Doctors.  Obamacare is enormously unpopular with physicians.  Obamacare cuts what doctors get paid, strips them of their right to not participate in procedures that violate their consciences, and raises their regulatory burden without giving them what they wanted most…..tort reform.  Expect thousands to leave the field.

The uninsured.  Obamacare was supposed to decrease the ranks of the uninsured.  When the Supremes tossed out the demand that states expand Medicaid to include many more adults it meant that 30 million who would have been insured under Obamacare likely won’t be and now they will have to pay more on their income taxes too.

The Tea party.  Obamacare birthed the modern tea party movement.  They exist to wage war on Obamacare and the growing state apparatus.  They failed to stop it in 2010.  They failed to get it repealed in 2011 and the Court rejected their views on the subject again.  The tea party may be losers today….but they have not lost this war yet.

Medical device makers just got slammed with a new tax so they are among the losers.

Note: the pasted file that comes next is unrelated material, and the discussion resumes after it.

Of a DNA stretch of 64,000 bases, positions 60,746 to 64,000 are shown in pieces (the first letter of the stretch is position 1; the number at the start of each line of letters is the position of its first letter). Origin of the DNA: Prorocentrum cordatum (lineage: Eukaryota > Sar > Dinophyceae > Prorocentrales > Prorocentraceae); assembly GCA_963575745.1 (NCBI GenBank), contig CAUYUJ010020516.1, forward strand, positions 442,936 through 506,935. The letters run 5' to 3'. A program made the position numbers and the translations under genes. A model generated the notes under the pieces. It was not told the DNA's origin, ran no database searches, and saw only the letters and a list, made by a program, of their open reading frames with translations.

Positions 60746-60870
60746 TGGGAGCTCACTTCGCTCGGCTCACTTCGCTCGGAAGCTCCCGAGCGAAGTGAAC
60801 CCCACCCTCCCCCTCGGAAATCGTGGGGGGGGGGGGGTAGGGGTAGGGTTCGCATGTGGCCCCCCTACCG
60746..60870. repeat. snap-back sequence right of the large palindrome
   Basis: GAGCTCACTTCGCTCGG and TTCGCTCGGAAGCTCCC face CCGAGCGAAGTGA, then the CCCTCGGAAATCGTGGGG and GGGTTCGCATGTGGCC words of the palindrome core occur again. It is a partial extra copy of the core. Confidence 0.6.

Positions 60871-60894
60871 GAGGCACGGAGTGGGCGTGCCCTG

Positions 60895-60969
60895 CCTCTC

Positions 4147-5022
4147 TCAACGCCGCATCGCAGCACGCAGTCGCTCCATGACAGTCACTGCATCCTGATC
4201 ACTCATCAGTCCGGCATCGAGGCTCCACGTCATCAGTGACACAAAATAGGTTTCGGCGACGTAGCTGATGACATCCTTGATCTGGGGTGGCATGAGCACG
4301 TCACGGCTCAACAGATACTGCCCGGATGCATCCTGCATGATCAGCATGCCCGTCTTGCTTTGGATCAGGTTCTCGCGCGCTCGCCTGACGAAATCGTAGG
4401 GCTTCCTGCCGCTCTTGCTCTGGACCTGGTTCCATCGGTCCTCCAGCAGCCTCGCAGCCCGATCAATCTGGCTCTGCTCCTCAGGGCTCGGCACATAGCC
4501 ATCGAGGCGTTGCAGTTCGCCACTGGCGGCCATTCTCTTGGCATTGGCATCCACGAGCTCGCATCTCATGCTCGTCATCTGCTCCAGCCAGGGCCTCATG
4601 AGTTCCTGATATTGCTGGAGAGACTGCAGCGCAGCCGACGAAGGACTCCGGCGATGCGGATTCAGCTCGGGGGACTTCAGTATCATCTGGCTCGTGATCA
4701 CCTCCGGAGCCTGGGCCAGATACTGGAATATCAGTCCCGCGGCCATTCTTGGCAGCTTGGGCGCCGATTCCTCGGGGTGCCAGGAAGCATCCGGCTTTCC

The elderly will see their access to doctors decreased and eventually they will receive less and less care as the government seizes more power over senior healthcare and increasingly life extending treatments will be harder to get.

Business.  Obamacare slaps business and industry with greater costs and makes insurance less affordable.

Religious institutions.  Their fight for the preservation of religious liberty goes on even though it appears that this court is firmly in the Obama camp.  By the time their case is finally heard Obama could have packed the court with another Kagan or Sotomajor.

The currently insured.  Rates are going up and the people who currently have health insurance are going to have to absorb the costs.  A lot of employers will drop coverage and pay the fine rather than pay increasing premiums.

The taxpayers.  The government is spending $1.3 trillion a year more than it takes in now and now the government is adding new entitlements and more bureaucracies.  Obamacare is adding billions more to the $15.9 trillion national debt.  Somebody will pay for this at some point in time and the resulting combination of budget cutting and increased taxes will be painful for all of us.